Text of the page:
So, let us resolve in the spirit of Edwards, for the good of our soul, to think more of our own dying. I think there is great benefit in it, temporarily and eternally:

  1. It motivates us to be intentional, strategic, and purposeful in life. It helps us to see things in perspective. Jonathan Edwards prays, “O God, stamp my eyeballs with eternity.” Amid the fast-paced world, thinking of our own mortality helps us to set our priorities right and want to make our only life count for God. C.T. Studd, a Cricketer turned Missionary beautifully captures it in this line: 

Only one life, ’twill soon be past, 
Only what’s done for Christ will last

  1. It purges us of our materialism and earthly-mindedness. Knowing our citizenship is in heaven (Phil 3:7) and that we cannot carry anything beyond the grave (1 Tim. 6:7) should free us to invest our money and resources in what matters eternally. We should store our treasures “where neither moth nor rust destroys and where thieves do not break in and steal” (Matt. 6:20). We need to remind ourselves more often of what Missionary Jim Elliot said, “He is no fool who gives what he cannot keep to gain what he cannot lose” 
  1. It teaches us to redeem our time (Eph. 5:16). Redeem is a commercial term. It conveys the idea that there is something offered in the market and if we don’t grab the offered items quickly, it will be gone forever. “Time has wings only to fly forward -it never returns! Time flies irrevocably,” says the puritan Thomas Watson. Practically speaking, we should find ways to be productive in how we utilize our time. We should make use of the present opportunities available to be holy, do good works and live a life pleasing to the Lord. We should live as though this may be our last day.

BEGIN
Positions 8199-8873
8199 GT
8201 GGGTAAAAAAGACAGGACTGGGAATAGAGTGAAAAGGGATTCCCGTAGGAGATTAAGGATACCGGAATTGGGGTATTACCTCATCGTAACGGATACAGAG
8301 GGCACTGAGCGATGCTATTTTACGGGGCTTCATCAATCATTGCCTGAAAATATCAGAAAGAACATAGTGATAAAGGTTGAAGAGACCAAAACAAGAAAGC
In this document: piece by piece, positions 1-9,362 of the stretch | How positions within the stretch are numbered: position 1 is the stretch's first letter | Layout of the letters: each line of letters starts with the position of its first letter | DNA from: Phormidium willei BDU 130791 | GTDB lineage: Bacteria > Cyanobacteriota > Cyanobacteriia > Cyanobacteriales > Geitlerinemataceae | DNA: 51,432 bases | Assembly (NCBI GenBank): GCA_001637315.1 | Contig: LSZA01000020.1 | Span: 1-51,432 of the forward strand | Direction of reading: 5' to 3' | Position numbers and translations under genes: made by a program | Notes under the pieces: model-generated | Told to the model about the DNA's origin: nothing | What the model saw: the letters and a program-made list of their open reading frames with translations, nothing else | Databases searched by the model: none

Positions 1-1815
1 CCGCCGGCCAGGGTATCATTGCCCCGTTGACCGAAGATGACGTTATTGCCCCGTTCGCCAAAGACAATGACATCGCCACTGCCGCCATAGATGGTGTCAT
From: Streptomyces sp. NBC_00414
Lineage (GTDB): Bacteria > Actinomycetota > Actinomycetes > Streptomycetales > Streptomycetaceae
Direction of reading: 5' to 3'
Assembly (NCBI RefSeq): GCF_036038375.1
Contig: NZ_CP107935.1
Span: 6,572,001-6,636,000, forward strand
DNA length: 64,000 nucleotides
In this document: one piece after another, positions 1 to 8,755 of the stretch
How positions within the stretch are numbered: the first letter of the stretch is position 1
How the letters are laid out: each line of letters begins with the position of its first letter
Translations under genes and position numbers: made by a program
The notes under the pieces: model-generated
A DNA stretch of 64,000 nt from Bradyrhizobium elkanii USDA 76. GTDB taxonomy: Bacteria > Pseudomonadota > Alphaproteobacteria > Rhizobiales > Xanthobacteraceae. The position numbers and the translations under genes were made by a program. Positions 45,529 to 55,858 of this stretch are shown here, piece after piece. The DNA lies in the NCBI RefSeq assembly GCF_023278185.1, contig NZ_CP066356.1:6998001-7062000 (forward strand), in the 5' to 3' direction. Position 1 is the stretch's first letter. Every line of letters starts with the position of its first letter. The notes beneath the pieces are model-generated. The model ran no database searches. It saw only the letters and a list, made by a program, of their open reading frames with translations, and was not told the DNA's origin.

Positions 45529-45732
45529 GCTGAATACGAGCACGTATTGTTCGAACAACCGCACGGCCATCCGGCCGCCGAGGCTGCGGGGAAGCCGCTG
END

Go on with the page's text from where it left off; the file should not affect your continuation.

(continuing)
For the believers, the sting of death, however painful it may be, can only deliver us to the hands of God

  1. It purges us of our pride and helps us to grow in godliness. All humans die. It’s just a matter of time. Some of us die more quickly than others. Job 14:10a says, “Man dies and lies prostrate.” Here, the Hebrew word for “Man” is Geber and it can mean mighty, strong, brave, or warrior. The meaning is that man, however brave and strong, perishes. Hamlet reminds King Claudius that when he dies, he will be eaten by worms. This is the reality of life. At the end of the day, we are just worm food. This is humbling.
  1. Thinking about death can lead us to despair in life. This is where the gospel can make a difference. In this angsty moment, the promise of the Gospel becomes more real and sweet. For the believers, the sting of death, however painful it may be, can only deliver us to the hands of God. Jesus promises us that, “he who believes in Me will live even if he dies” (John 11:25). We have an assurance that Jesus who was born to give us a second birth will deliver us even from the second death (Rev. 20:14-15).

As I write this article, the whole world is witnessing The FIFA World Cup Qatar 2022. We know how sportsmen train and discipline their bodies. The Author of Hebrews in 12:1 and the Apostle Paul elsewhere compares the Christian life with running a race. Like a true sportsperson, we must put off, and lay aside what will hinder our growth in godliness. Insofar as Jonathan Edwards’ resolutions help us — we are encouraged to run the race of the Christian life, in the pursuit of personal holiness, in glorifying God and honouring Christ. This is worth considering and worth emulating.